If the working poor’s current share of food stamps went instead to increase the earned-income tax credit and expand eligibility for it, Republicans and Democrats would have less to argue about. The tax credit is a wage supplement, delivered through the income tax system, widely considered one of the most successful federal programs at encouraging work and eliminating poverty. It has also enjoyed consistent bipartisan backing.The problem with this, and I'm a bit surprised that it even needs to be said, is that an additional amount added to your tax refund (if you qualify), many months into the future, doesn't fill the refrigerator.
Lane asserts that he would effectively prevent people hit by an economic downturn from receiving food assistance, but fancies that by compelling "Congress  to distribute the SNAP budget among other programs for the poor, for which many SNAP recipients also qualify", part of that money "would go to an expanded and more generous unemployment insurance program". Except that nothing in his proposed distribution to "other programs for the poor" compels that result, and unemployment insurance programs are state-based. Frankly, if the law abolishing food stamps gets down to the level of specifying how the money is to be "redistributed", mandating a certain level of federal funding for state unemployment insurance programs, mandating that states actually apply that money to increased befits sufficient to make up for the loss of food assistance, his cure sounds like a regulatory nightmare. And that's before we get to the fact that while SNAP is means tested, programs like unemployment insurance and Social Security retirement are not. When Lane asserts, "For example, a third of the seniors living on food stamps also get Supplemental Security Income (SSI)", which is a means tested program, the question arises, what about the other two thirds?
The fundamental objection to SNAP is not that it doesn't help the categories of people, "low-income people who are either working, jobless through no fault of their own, elderly or disabled", whom Lane sees as the "deserving poor" - although of itself, that assertion makes it appear that part of Lane's goal in this proposal is to reduce benefits to people he sees as "jobless through [some] fault of their own" - it's the notion that "they" are taking from "us". That can be a nebulous population of "undeserving poor", the apparent actual target's of Lane's proposal, but let's not understate the degree to which the opposition is driven by demagoguery involving confabulated "Cadillac-driving welfare queens" and "Young bucks buying T-bone steaks". You can easily find opponents of any number of means-tested government programs who object that other people don't deserve the same benefits, with no thought given to the fact that most critics of the same programs would place them squarely in the "undeserving" category.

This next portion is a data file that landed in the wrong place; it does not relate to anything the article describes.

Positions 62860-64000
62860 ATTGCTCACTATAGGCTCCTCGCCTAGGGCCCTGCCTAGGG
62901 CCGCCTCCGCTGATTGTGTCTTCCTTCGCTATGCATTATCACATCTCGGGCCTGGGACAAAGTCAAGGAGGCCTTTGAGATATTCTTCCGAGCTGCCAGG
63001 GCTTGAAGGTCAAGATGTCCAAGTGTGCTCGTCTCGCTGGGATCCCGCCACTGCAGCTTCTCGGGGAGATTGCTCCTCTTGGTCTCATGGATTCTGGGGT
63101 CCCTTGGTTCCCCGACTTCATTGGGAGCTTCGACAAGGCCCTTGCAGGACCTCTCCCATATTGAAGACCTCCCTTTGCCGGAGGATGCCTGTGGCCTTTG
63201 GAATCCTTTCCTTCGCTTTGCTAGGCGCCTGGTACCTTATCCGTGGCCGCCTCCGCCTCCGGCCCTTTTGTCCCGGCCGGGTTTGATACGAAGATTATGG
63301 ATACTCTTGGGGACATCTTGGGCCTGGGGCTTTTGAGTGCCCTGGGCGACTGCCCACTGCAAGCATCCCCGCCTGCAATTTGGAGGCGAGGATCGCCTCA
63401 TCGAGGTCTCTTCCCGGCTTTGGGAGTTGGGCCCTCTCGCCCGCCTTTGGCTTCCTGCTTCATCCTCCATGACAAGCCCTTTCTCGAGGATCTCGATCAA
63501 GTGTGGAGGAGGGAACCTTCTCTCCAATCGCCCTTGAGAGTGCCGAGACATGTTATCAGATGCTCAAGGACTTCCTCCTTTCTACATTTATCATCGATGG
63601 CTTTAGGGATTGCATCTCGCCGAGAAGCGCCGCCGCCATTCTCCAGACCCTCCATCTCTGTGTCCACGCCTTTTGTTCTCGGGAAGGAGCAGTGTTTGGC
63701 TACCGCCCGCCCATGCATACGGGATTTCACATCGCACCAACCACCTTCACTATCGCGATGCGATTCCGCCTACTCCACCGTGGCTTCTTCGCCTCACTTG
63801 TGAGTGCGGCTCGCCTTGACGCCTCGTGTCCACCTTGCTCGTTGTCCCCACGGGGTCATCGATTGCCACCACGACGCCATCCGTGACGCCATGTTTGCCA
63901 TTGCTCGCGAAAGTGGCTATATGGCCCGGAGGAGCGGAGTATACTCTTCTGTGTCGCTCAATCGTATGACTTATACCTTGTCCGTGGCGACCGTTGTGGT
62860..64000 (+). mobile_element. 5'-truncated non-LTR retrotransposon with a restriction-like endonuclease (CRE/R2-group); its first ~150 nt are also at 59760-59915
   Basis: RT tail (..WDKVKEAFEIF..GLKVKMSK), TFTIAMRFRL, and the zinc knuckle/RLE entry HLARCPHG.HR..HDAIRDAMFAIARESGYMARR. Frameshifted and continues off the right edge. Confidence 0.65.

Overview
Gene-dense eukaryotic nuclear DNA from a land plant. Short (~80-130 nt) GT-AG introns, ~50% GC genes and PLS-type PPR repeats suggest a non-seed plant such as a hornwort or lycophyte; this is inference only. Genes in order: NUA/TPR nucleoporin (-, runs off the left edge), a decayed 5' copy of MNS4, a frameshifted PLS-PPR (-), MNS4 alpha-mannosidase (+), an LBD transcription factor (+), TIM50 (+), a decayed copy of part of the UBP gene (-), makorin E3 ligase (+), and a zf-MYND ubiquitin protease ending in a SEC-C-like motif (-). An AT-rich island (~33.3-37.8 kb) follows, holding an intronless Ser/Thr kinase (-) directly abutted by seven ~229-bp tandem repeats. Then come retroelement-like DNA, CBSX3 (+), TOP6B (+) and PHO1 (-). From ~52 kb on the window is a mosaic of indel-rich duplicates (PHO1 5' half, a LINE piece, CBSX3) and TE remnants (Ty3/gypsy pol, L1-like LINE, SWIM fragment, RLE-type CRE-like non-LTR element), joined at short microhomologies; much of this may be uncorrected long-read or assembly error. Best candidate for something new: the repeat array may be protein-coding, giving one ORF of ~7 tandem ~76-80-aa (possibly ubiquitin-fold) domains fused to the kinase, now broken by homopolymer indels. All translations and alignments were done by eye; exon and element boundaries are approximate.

If Lane wants to propose that aid to the poor be simplified, and transitioned into more of a cash-based system, I can get on board with that. We certainly have the technology to distribute cash aid efficiently, and could consolidate what are presently monthly payments of cash through a variety of social welfare programs into weekly or even daily transfers - no more waiting until the next month rolls around to buy the groceries, you'll have money in the morning. We could add to that a "tough lesssons" provision - that the government can vendor rent and utility payments on behalf of somebody who receives public assistance but if they choose instead to take the cash and then fail to pay their bills they're "on their own". Of course, as a society we're generally too paternalistic to do the former, which is why we have programs like SNAP in the first place - so people can't spend money on the "wrong things" - and are generally not willing to do the latter because we don't like the specter of people on public assistance, and even less households full of children, living without heat or water, or evicted for nonpayment of rent. Frankly, most recipients of public assistance can handle the responsibility, and while we do have to be cautious about the fallout on families when, say, dad spends the household budget on crack, we don't do much to inculcate responsibility in the rest of the recipients when we insulate the adults in a household from the consequences of their bad financial choices.
Lane seems to be proposing an odd, circuitous path to take money from a population he sees as the undeserving poor, and transferring that money to the more deserving poor. The biggest problem with his proposal is that both groups need to eat, and starving one group to give the other a larger annual tax credit won't help either of them.